The oversupply of retail options in Canberra is well known and a feature of our enlightened planned city but it seems a shame to see the variety of small mixed business that populate the outdoor Civic streets slowly dwindle and be replaced by empty facades. If things continue at this rate, the Canberra Centre really will be the mall that ate the city.

harvyk1 11:10 am 23 Aug 11

johnboy said :

But the absence of chuggers is for mine the big plus of QIC.

I’d say that’s a big plus for the CC.

But the big question is of course why would you risk placing a shop in a location which the vast majority of people who walk past have no interest in actually buying anything, vs placing a shop in a place like the Canberra Centre where the vast majority who walk past actually intend on parting with money at some point.

If your going to go to the trouble of running a store, you might as well place it in a good location, right now that good location is the CC, as evidenced by the number of larger stores (Dick Smith and JB HiFi spring to mind) which closed down outside shops (in already relatively good locations) to move into the CC.

dvaey 11:09 am 23 Aug 11

I note in your photos, a distinct lack of people. Maybe its because what used to be a nice open city area, which Canberrans grew up with, has now been turned into more like Sydney or Melbourne CBD.

enrique said :

Even though there are For Lease signs up, it looks like nobody is interested. Maybe the asking price is too high?

This is a problem for shopping centres. If you have a centre with 1000 square metres for lease at $10 each, you have an asset that brings in $10,000. If you reduce that rent price to $5, your asset is only worth $5,000 and suddenly your entire value starts to decrease. It looks better on paper, to have have 90% occupancy at $10 than to have 100% occupancy at $5, even though it gives the impression to customers that with 10% unleased, the tumbleweeds wont be far behind.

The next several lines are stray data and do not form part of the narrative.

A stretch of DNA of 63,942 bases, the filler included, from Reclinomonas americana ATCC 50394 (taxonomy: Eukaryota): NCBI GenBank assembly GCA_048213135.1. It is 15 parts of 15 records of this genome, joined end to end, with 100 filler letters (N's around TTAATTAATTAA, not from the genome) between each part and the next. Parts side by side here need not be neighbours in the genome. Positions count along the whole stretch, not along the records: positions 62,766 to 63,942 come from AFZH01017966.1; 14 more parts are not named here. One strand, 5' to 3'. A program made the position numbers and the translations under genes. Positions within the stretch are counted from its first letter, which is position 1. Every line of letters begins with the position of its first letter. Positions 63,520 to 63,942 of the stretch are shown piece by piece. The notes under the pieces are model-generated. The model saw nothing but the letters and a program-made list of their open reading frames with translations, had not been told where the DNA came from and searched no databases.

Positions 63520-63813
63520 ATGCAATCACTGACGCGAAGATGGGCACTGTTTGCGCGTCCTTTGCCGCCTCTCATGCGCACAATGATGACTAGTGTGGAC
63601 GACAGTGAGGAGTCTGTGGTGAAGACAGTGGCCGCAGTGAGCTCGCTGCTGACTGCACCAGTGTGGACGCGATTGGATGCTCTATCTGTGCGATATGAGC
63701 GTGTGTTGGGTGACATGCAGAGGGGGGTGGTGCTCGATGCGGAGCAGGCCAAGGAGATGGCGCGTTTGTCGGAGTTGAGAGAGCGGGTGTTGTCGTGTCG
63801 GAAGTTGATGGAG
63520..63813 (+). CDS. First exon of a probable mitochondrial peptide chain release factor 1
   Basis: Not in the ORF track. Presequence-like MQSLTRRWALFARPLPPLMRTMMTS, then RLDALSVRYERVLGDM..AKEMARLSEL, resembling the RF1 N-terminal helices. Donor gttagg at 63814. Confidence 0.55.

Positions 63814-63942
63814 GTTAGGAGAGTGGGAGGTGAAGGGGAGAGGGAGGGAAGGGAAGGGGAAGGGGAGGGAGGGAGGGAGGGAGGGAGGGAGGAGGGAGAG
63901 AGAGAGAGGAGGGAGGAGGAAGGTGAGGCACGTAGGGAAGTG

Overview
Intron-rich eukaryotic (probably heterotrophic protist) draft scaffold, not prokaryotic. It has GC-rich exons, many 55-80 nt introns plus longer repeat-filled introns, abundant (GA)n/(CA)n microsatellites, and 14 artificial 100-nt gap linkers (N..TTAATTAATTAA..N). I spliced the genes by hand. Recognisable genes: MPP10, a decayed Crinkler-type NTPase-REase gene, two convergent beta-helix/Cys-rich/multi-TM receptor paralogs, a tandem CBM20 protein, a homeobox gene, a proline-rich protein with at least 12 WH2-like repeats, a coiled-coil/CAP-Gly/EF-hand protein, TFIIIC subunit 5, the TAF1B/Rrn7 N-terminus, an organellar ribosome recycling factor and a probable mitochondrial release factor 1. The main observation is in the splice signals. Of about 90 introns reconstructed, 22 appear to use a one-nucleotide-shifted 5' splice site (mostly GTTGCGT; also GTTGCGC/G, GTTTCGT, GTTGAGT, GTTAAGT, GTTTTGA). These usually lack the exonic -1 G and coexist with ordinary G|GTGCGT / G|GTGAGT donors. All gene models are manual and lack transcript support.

john87_no1 11:04 am 23 Aug 11

It’s sad walking around the city these days. Im still getting over the fact that a store completely dedicated to football jerseys has opened in the interchange. Would have been a decent size pub if someone had taken a chance.

johnboy 10:56 am 23 Aug 11

Shifting all the parking into the Canberra Centre doesn’t help.

But the absence of chuggers is for mine the big plus of QIC.

enrique 10:49 am 23 Aug 11

Even though there are For Lease signs up, it looks like nobody is interested. Maybe the asking price is too high?

Is there any relationship between the owners/managers of Centrepoint and QIC?

troll-sniffer 10:47 am 23 Aug 11

Part of a long term trend I’m afraid. Civic has been infected with QICitis, a slowly spreading scourge of failed businesses that have been out-competed by the cosseted chosen ones in the Canberra Centre. One should feel outrage and a tinge of sadness that the open air model is proving less resilient than hoped, but… ’tis the will of the people who have spoken with their feet. (Admittedly like a bunch of dumb sheep as they pile out of the Kias and Commodores in the safety of the covered carparks and on into the safety, security and air-conditioned commfort of the Canberra Centre).

The sad fact is that for every one of us who ventures into the fresh air, sunshine and variety of the independent shops outside the CC, there are ten or so who find the CC to be right up their bogan alley.